VUCANOVICH, Barbara Farrell

VUCANOVICH, Barbara Farrell
Collection of the U.S. House of Representatives


In 1982 Barbara Vucanovich became the first Nevada woman elected to federal office. At the time, Vucanovich represented one of the biggest districts in the country, covering nearly the entire state. Winning her first elective office at the age of 61, the former business owner and congressional aide won an influential seat on the Appropriations Committee (eventually chairing the Military Construction Subcommittee) and served seven terms in the House of Representatives.

Barbara Farrell was born on June 22, 1921, in Fort Dix, New Jersey, to Thomas and Ynez Farrell. Public service was a part of her life from an early age.1 Her father was the chief civil engineer for New York under Governors Al Smith and Franklin D. Roosevelt. Her mother had been a volunteer ambulance driver in World War I. Barbara Farrell was raised in Albany, New York, graduating from the Albany Academy for Girls in 1938. She attended the Manhattanville College of the Sacred Heart from 1938 to 1939. In 1949, the family moved to Nevada. On March 8, 1950, Barbara Farrell married Ken Dillon and they settled in the Reno area in the northwest part of the state. The couple raised five children: Patty, Mike, Ken, Tom, and Susan, before her husband died in 1964. Barbara Farrell Dillon married George Vucanovich on June 19, 1965. While raising her family, Barbara Vucanovich also owned and operated a speed reading school and a travel agency.

Vucanovich’s first experience in politics came in 1952 when she served as a delegate to the Nevada state GOP convention. Three years later, she won a one-year term as president of the Nevada Federation of Republican Women. She worked for Republican Paul Dominique Laxalt for nearly 20 years while he served as Nevada’s lieutenant governor and governor. When Laxalt won election to the U.S. Senate, Vucanovich worked for him as manager of his district office and as a campaign adviser from 1974 until 1982. It was in that capacity that she learned the nuances of constituent service, a skill that even her opponents admired. One observer noted Vucanovich “is good with people, and she can think on her feet talking to them.”2 In 1976 and 1980 she served as a delegate to the Republican National Convention.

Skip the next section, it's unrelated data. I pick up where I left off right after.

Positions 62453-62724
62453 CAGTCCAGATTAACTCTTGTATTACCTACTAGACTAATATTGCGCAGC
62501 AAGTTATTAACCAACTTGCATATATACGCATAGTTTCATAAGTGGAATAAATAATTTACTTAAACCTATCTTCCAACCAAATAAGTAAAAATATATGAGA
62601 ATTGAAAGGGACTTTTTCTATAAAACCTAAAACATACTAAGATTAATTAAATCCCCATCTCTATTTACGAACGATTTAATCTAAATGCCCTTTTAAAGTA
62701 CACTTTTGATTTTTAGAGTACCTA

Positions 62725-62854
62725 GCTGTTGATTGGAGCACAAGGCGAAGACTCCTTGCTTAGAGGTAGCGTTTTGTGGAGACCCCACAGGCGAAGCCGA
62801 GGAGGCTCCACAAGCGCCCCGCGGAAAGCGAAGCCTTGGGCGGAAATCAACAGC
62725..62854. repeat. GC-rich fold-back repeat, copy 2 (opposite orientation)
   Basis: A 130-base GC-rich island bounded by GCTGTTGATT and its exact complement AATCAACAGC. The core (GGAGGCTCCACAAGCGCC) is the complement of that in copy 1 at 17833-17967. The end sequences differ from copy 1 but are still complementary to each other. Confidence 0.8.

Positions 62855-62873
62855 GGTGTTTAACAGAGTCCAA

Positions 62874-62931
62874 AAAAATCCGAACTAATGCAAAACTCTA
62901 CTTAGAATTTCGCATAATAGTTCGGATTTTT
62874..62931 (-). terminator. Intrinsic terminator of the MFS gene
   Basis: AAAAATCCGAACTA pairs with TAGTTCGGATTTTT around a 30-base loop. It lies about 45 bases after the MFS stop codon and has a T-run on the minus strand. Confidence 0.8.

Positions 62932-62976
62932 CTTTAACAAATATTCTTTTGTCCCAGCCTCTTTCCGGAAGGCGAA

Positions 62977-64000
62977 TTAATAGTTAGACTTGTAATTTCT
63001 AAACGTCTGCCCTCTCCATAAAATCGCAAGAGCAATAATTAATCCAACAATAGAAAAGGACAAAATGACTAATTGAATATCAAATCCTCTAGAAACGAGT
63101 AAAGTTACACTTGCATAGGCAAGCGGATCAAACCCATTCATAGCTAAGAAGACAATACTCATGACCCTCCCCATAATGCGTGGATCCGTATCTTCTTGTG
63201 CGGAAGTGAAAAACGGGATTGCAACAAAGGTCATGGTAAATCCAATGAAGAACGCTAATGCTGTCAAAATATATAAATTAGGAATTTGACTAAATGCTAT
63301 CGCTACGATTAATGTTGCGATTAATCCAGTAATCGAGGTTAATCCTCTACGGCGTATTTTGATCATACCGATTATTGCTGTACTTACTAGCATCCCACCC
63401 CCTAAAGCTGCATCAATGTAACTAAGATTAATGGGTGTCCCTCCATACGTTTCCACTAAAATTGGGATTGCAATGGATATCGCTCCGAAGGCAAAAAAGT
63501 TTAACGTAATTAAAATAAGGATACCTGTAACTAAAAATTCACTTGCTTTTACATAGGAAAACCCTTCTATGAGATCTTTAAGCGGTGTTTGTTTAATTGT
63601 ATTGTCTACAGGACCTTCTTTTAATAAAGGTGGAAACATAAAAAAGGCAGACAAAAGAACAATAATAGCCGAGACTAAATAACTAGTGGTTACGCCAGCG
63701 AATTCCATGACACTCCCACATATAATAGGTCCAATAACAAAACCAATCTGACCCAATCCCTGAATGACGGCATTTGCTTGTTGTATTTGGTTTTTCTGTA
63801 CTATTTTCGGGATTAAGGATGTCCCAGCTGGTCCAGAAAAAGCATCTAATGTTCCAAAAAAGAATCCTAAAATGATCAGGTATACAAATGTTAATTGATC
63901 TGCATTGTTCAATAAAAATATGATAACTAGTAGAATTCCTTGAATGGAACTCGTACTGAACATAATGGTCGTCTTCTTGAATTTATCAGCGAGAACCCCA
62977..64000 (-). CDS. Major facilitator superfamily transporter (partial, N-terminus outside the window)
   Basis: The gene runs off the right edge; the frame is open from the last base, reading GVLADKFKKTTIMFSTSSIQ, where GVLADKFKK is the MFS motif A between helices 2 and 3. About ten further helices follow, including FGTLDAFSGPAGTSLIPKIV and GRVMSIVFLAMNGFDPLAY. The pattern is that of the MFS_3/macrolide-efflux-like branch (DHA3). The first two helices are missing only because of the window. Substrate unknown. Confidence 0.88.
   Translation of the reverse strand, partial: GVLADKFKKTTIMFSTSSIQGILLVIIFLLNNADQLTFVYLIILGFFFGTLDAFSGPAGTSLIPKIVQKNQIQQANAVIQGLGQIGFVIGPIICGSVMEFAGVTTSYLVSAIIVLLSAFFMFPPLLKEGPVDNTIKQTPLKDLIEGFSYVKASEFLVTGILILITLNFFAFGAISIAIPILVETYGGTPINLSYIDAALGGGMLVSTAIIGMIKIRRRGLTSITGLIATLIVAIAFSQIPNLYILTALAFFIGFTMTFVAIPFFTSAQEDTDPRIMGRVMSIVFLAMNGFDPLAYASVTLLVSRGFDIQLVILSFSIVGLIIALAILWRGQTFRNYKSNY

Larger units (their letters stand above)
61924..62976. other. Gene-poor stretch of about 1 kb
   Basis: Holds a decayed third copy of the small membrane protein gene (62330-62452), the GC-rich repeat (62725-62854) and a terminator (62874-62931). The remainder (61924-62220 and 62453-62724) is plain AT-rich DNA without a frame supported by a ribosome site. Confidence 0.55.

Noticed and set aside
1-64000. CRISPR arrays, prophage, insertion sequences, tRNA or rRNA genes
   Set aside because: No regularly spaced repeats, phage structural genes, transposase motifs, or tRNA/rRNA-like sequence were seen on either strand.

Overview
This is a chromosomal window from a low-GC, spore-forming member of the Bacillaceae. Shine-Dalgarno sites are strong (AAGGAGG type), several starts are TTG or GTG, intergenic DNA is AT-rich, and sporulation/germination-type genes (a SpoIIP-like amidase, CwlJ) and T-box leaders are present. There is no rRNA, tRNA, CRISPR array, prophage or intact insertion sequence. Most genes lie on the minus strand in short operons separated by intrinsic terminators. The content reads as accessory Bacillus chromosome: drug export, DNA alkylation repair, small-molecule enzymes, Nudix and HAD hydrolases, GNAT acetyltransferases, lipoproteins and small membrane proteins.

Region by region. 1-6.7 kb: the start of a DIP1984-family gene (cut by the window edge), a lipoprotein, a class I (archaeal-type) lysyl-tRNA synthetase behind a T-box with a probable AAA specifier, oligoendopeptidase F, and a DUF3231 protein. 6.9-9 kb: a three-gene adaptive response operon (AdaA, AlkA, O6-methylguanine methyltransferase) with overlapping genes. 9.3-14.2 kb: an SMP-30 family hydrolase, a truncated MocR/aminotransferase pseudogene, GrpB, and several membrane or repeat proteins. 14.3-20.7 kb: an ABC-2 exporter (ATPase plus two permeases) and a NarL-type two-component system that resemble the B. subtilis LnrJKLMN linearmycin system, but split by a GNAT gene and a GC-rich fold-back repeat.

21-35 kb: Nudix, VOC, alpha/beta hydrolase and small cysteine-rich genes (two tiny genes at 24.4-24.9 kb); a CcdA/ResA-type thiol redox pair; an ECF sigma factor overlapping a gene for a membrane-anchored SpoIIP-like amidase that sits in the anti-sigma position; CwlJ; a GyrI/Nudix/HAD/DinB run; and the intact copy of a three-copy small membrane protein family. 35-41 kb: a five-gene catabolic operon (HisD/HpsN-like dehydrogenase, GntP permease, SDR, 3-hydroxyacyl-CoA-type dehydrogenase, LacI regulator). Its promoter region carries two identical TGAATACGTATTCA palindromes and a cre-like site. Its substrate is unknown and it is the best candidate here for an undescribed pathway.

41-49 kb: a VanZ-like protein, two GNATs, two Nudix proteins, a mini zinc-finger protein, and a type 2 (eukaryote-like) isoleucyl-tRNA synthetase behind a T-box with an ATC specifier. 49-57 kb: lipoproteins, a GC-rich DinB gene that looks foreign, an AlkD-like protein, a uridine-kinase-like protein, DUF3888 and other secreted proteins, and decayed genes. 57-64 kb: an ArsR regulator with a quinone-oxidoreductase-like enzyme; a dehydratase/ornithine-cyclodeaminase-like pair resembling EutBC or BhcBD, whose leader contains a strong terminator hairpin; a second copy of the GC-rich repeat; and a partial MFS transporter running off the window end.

Reapportionment after the 1980 Census split Nevada into two congressional districts, one which encompassed the expanding city of Las Vegas and the other covering the sprawling remainder of the state. Senator Laxalt encouraged Vucanovich to run for the larger district. “Good Lord, what would I be able to do?” she replied. It was a “wide-open state” she observed—open 24 hours a day for gambling and legalized prostitution. As a 61-year-old grandmother with five grown children and 15 grandchildren, she seemed an odd fit. “You would be wonderful,” Laxalt responded. With that endorsement, she secured the GOP nomination and squared off in the general election against Democratic opponent state senator Mary Gojack, who had previously challenged Laxalt for his Senate seat in 1980. Though she had lost her Senate bid by a wide margin, the race had helped increase Gojack’s visibility; however, President Ronald Reagan also bolstered Vucanovich’s name recognition when he made an appearance at a rally in Reno on her behalf while stumping for Nevada Republican candidates.3 The economy was a major focus of the 1982 campaign—unemployment in Las Vegas and Reno had eclipsed 10 percent during the ongoing national recession—and the issue offered a clear dividing line between the two candidates. Gojack seized this statistic, arguing that the Republican administration had not aided Nevada during the economic downturn. Vucanovich supported the Reagan administration’s plan, one of lower taxes and reduced government spending. She also shared the President’s optimism that the economy was on its way to recovery.4 Gojack’s ties to the women’s rights movement and the Equal Rights Amendment (ERA) battle in the 1970s contrasted with Vucanovich, who painted herself as a social conservative. “The real choice is between a liberal and a conservative,” Vucanovich said. “Mary’s … trying to effect social change. But the people here are very conservative. They back the President and so do I. I think he’s trying to turn the country around from the socialistic bent to less government and less spending.”5 Vucanovich was victorious with 56 percent of the vote.6